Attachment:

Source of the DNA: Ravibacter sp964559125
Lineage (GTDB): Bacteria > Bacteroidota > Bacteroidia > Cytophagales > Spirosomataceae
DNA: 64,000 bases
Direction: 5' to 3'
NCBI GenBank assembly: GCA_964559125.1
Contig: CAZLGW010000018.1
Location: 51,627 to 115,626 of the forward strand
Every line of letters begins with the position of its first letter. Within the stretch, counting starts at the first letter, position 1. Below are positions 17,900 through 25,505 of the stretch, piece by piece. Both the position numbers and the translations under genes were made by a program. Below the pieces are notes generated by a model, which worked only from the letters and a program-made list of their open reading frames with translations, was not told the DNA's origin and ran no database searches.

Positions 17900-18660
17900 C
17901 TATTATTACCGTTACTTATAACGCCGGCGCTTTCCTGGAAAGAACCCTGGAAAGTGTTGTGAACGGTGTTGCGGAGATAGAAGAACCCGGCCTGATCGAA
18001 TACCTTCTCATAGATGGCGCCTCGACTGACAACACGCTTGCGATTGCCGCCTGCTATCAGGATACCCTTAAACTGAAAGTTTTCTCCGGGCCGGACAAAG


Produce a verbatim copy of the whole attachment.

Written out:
Source of the DNA: Ravibacter sp964559125
Lineage (GTDB): Bacteria > Bacteroidota > Bacteroidia > Cytophagales > Spirosomataceae
DNA: 64,000 bases
Direction: 5' to 3'
NCBI GenBank assembly: GCA_964559125.1
Contig: CAZLGW010000018.1
Location: 51,627 to 115,626 of the forward strand
Every line of letters begins with the position of its first letter. Within the stretch, counting starts at the first letter, position 1. Below are positions 17,900 through 25,505 of the stretch, piece by piece. Both the position numbers and the translations under genes were made by a program. Below the pieces are notes generated by a model, which worked only from the letters and a program-made list of their open reading frames with translations, was not told the DNA's origin and ran no database searches.

Positions 17900-18660
17900 C
17901 TATTATTACCGTTACTTATAACGCCGGCGCTTTCCTGGAAAGAACCCTGGAAAGTGTTGTGAACGGTGTTGCGGAGATAGAAGAACCCGGCCTGATCGAA
18001 TACCTTCTCATAGATGGCGCCTCGACTGACAACACGCTTGCGATTGCCGCCTGCTATCAGGATACCCTTAAACTGAAAGTTTTCTCCGGGCCGGACAAAG